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Mark Bernstein at his 90th birthday
By REBECA KUROPATWA

After donating an ambulance and scooter to Magen David Adom in 2016 on Mark Bernstein’s 90th birthday, the Mark and Zita Z’L Foundation, which is now run by the couple’s three daughters, will be sponsoring the research of Dr. Aaron Ciechanover M.D., D.Sc., for the next six years through the Israel Cancer Research Fund (ICRF).

 

Ciechanover  became one of the first Israelis to win the Nobel Prize in Chemistry in 2004, for the discovery of the ubiquitin system – the body’s method of removing damaged proteins.
“We were looking for a donation that would be a suitable follow up to our dad’s [Mark’s] generous donation of the ambulance and scooter in 2016,” said one of the three daughters, Sandra Bernstein. “And, this was perfect for a number of reasons.
“First of all, it’s a gift to Israel and supportive of the foundation. And second, the recipient is a distinguished professor at Technion, which dad has had, all along, a close relationship with, because he served for a time on the board of Technion Canada.”
With Mark Bernstein (who is now in his early 90s) being a chemist himself, the connection was easy to make, and the fact that Ciechanover’s work deals with cancer treatment that may apply to a broad range of cancers was a bonus. “Many families have been touched by cancer, and ours is no exception,” said Sandra.
“We hope that great things will come out of the lab in coming years and also that the younger scientists working at the lab will learn much from Dr. Ciechanover, and go on to careers in the future.”


According to Jennifer Ouaknine, of ICRF, the ICRF was founded in 1975 by a group of American and Canadian physicians, scientists, and lay people who sought to prevent the permanent loss of Israel’s most promising cancer researchers to foreign universities.
Due to a lack of funding in Israel for newly minted PhDs, post-doctoral fellows, and accomplished young scientists, many scientists were looking elsewhere for grants – and ICRF has helped bridge this gap for decades.
“Awards are granted directly to the most promising and capable Israeli cancer researchers at the leading academic and biomedical research centres throughout Israel,” said Ouaknine.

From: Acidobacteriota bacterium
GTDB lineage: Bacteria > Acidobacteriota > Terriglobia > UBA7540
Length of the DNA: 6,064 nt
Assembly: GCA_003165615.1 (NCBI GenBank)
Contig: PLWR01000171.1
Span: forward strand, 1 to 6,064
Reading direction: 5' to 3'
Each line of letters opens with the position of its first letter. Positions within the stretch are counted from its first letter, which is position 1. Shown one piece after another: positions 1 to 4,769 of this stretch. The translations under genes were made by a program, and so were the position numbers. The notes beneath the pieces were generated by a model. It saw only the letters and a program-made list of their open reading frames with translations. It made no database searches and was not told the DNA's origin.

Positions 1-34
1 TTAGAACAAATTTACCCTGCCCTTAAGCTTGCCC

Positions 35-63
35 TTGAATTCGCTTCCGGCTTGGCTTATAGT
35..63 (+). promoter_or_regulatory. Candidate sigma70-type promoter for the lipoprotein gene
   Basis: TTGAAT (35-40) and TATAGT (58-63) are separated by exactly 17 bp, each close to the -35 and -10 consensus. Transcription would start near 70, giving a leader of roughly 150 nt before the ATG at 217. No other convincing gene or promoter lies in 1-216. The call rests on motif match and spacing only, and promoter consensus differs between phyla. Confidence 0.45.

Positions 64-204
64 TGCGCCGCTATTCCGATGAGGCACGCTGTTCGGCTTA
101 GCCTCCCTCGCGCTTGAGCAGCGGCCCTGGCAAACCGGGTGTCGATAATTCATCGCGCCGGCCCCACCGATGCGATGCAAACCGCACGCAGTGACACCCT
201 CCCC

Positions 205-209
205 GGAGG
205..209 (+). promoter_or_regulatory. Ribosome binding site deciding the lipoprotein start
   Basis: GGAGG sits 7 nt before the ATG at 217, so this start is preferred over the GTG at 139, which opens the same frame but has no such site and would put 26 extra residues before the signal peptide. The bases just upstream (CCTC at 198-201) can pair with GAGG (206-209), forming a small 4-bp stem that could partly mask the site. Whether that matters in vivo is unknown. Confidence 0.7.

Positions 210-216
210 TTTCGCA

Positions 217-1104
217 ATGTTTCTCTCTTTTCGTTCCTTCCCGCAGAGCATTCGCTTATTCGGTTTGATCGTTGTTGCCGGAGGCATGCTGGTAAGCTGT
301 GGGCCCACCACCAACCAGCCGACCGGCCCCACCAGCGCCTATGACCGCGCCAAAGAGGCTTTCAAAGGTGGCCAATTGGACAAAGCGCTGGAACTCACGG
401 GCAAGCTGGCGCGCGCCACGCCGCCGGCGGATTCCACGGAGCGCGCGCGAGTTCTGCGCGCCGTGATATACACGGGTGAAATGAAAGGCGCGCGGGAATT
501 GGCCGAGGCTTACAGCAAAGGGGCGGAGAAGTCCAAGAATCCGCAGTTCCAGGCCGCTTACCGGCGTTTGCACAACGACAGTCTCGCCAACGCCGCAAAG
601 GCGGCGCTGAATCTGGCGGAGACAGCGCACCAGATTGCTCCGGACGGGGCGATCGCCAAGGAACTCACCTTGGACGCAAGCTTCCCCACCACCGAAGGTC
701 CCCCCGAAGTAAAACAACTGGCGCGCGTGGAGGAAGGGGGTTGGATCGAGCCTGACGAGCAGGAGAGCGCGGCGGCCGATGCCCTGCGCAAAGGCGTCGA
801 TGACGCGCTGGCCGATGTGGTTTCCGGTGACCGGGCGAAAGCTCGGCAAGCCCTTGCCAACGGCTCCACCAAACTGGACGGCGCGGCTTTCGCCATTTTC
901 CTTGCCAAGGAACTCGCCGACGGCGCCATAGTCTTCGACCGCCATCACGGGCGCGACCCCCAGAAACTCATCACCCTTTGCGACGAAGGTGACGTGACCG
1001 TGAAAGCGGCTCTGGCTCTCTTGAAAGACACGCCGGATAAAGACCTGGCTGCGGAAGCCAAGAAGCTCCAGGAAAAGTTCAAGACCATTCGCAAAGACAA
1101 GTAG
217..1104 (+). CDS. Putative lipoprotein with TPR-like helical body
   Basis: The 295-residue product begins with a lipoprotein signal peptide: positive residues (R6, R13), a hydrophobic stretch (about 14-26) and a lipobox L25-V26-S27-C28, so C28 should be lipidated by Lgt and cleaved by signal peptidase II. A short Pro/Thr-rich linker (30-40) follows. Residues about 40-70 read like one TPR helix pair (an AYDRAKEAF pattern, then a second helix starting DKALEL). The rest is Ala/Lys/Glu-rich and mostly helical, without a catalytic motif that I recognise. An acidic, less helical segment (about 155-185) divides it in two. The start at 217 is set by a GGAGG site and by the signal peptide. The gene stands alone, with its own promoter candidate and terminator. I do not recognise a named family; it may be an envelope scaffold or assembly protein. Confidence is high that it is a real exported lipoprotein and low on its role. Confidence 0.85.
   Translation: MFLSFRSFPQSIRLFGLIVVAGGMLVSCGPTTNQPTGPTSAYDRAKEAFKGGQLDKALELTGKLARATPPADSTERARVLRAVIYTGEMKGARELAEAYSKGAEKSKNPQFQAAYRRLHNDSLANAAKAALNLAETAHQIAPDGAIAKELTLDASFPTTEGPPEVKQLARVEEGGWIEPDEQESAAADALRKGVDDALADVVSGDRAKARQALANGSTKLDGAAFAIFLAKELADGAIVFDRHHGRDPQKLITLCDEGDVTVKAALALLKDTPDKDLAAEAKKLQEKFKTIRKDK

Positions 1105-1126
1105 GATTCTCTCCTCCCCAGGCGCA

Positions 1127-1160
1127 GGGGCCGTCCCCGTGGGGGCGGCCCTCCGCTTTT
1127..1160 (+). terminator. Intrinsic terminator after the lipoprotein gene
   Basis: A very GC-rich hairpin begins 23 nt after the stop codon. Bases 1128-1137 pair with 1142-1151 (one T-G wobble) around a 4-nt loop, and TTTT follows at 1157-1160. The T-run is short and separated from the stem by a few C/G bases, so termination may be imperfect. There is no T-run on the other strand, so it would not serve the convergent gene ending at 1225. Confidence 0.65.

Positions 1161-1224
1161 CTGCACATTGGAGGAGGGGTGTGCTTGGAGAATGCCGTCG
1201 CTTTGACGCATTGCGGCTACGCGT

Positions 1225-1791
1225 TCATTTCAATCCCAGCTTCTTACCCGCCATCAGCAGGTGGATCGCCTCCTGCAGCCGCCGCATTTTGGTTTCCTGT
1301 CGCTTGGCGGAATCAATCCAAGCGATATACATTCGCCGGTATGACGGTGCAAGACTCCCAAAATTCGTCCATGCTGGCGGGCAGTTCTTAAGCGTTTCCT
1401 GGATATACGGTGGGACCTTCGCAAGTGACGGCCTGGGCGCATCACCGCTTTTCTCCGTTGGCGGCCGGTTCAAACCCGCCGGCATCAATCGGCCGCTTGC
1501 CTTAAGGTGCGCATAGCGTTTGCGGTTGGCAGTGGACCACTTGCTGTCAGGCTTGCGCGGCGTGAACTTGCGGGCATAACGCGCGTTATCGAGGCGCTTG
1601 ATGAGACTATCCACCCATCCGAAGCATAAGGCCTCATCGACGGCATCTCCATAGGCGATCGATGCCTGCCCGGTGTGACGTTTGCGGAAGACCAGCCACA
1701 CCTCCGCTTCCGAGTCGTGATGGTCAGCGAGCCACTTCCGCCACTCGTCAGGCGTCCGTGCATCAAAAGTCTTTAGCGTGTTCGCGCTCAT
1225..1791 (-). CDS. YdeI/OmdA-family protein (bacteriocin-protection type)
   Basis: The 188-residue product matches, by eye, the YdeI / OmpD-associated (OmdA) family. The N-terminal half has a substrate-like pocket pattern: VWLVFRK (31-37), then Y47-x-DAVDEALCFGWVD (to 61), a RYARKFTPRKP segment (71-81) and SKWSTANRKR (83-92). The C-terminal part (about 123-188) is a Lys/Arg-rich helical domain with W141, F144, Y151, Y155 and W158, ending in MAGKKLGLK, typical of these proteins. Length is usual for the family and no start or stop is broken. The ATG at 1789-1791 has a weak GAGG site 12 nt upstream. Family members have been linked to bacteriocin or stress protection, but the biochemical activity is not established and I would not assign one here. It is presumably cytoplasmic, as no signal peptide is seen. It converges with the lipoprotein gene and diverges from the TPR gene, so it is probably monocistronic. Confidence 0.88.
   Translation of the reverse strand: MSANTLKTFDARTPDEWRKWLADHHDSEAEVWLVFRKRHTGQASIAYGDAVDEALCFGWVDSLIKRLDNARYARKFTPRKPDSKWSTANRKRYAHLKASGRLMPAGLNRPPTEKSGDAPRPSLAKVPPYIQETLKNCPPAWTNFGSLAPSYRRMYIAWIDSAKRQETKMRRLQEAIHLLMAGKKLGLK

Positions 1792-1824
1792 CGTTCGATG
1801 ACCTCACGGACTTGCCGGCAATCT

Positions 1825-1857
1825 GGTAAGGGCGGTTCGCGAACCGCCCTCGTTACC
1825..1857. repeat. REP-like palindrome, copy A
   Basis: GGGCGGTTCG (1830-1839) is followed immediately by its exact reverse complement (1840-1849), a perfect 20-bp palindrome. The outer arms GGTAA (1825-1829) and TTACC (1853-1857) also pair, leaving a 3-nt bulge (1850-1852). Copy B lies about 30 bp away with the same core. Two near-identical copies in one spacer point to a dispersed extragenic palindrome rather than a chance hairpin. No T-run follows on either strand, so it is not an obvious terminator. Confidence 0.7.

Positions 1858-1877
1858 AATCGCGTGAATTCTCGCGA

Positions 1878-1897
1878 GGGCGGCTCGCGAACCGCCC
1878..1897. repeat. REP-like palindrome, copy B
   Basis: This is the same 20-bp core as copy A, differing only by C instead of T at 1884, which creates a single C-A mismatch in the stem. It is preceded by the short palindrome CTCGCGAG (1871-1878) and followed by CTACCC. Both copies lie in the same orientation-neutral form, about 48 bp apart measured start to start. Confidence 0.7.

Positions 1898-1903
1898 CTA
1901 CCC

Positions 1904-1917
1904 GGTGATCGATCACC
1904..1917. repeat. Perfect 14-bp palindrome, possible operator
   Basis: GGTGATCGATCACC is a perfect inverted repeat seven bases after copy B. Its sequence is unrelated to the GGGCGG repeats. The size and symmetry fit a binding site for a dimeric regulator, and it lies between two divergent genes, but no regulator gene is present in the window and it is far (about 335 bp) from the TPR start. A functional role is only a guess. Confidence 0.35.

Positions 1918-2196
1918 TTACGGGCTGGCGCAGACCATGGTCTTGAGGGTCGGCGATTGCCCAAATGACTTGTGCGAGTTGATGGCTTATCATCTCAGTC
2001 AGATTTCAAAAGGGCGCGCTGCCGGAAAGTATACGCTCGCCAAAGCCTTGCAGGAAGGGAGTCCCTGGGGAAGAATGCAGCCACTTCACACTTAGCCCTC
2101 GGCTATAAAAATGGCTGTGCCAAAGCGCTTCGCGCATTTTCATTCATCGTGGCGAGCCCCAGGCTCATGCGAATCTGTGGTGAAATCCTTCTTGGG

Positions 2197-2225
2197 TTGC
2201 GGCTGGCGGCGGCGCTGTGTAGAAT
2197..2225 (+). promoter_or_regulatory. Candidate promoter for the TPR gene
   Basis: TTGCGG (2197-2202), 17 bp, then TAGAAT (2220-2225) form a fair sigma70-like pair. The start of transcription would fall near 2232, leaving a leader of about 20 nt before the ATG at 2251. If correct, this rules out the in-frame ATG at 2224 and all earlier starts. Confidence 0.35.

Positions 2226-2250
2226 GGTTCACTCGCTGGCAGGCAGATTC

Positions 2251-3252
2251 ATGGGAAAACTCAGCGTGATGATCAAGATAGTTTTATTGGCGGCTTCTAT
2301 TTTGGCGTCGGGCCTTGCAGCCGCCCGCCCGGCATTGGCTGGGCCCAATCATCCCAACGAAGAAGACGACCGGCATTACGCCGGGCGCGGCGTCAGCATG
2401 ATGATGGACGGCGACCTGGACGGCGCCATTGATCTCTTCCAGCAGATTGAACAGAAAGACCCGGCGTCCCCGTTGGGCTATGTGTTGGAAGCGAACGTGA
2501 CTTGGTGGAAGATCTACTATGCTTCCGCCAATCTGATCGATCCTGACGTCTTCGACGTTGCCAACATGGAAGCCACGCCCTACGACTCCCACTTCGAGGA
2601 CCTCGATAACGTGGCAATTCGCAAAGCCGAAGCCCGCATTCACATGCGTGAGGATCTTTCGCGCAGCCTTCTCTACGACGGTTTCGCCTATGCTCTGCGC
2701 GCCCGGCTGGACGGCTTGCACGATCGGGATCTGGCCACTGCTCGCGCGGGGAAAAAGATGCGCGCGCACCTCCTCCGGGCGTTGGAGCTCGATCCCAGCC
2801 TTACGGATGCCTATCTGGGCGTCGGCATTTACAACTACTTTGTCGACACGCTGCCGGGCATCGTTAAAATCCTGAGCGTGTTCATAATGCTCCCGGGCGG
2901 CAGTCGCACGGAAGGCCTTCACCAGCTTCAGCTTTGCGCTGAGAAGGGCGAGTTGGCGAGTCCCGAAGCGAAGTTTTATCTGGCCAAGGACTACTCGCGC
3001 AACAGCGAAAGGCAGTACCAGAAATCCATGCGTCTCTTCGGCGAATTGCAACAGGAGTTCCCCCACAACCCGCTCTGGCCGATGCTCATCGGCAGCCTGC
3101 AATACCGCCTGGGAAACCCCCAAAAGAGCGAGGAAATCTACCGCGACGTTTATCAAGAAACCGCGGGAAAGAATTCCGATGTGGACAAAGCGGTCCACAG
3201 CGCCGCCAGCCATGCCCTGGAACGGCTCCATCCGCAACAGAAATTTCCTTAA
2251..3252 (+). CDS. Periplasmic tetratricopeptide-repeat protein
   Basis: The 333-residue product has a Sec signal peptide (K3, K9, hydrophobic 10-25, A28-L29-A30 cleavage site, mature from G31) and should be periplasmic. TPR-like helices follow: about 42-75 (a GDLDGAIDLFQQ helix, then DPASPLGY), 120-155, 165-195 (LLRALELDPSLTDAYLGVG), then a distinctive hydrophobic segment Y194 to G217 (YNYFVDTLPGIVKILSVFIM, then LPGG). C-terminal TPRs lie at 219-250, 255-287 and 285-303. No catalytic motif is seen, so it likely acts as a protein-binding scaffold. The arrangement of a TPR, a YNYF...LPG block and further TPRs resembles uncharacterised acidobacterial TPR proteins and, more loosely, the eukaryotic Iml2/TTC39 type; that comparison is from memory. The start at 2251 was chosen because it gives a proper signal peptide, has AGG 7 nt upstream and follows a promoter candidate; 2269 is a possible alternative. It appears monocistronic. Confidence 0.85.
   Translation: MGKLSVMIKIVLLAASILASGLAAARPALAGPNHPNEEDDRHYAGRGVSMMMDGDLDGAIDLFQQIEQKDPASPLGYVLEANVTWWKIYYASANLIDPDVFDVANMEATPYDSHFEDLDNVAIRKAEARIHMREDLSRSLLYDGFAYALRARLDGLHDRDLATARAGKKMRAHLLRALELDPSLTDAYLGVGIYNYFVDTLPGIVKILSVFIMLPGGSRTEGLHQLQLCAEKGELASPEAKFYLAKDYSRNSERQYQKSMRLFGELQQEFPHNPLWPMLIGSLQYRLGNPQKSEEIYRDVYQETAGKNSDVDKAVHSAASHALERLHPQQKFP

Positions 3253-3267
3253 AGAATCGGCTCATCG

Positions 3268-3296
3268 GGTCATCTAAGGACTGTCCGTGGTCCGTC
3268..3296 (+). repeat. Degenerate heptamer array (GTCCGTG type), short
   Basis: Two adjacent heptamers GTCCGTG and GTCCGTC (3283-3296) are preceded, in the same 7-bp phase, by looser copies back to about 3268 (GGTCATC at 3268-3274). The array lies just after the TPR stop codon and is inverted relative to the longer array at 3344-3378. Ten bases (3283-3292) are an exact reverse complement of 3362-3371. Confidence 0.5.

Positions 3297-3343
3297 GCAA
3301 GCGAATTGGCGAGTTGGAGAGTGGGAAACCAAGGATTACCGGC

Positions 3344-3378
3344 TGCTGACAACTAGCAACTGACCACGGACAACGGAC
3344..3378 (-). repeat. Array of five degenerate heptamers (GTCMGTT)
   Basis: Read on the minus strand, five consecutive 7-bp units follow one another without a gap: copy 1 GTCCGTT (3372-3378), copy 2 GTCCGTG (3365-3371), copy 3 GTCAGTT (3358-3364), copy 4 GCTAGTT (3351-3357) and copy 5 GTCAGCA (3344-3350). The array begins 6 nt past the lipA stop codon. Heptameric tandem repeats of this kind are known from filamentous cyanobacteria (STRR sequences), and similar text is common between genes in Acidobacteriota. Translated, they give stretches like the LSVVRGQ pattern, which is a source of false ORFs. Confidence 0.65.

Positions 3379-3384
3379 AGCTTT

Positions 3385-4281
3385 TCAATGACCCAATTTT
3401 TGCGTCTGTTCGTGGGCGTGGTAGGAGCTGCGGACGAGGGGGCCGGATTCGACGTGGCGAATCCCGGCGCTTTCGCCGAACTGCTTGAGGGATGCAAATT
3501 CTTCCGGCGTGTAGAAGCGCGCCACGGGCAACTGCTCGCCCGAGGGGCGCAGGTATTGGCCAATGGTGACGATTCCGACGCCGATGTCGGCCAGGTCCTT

“To date, ICRF has funded more than (U.S.) $68 million worth of cancer research via more than 2400 fellowships, project grants, career development awards, and professorships.”
The Bernstein donation will be used to fund Ciechanover, who is working on unravelling the tumor-suppressing mechanisms involved in ubiquitin-mediated activation of NF-kappaB, the ubiquitin system, and the NF-B protein, and how they are involved in inflammation and cell proliferation.


Ciechanover was born in Haifa, Israel, on Oct. 1, 1947. In 1976, he joined the laboratory of Dr. Avram Hershko as a graduate student, followed by post-doctoral studies at MIT. Ciechanover returned to the Technion in 1984 and was appointed  a distinguished professor in 2002.
Five years after Hershko started his research at the Technion, his team (which included his then student, Ciechanover) discovered the system that degrades proteins – the ubiquitin system.
According to Hershko, “Proteins are the machines that carry out and regulate all processes in the cells. However, once a protein has done its job, it has to be disposed of. We needed to understand this process of protein degradation.”
Ciechanover added, “We found that a small protein, called ubiquitin, marks the proteins to be degraded at the right time and the right place in the cell. If proteins are not degraded at the right time, the cell continues to divide unchecked.
“This is what happens in many cancer cells – something has gone wrong in the ubiquitin system.”
Both Hershko and Ciechanover have received numerous awards validating their scientific achievements, but their most significant recognition came in 2004, when they became the first Israelis ever to win the Nobel Prize in Chemistry for the discovery of ubiquitin-mediated protein degradation.
“I am very grateful to the ICRF for supporting the work of cancer researchers in Israel, including my own research,” said Hershko.
“ICRF seeded my scientific trip,” added Ciechanover. “My research is a product of ICRF.
“ICRF is a unique organization. It supports people, not walls. Further, it tries to identify young talented cancer researchers and help them build their careers. In my case, they went even further. In an exceptional decision, they supported my (first ever) fellowship in the U.S.A., when I worked at the MIT, hoping I will return to my country. I did return, and built my career there – at the Technion in Haifa.
“ICRF has accompanied my career ever since, for close to four decades, and supported me successively. The rest is history.
“Now in a professorship made possible through the generosity of the Bernstein

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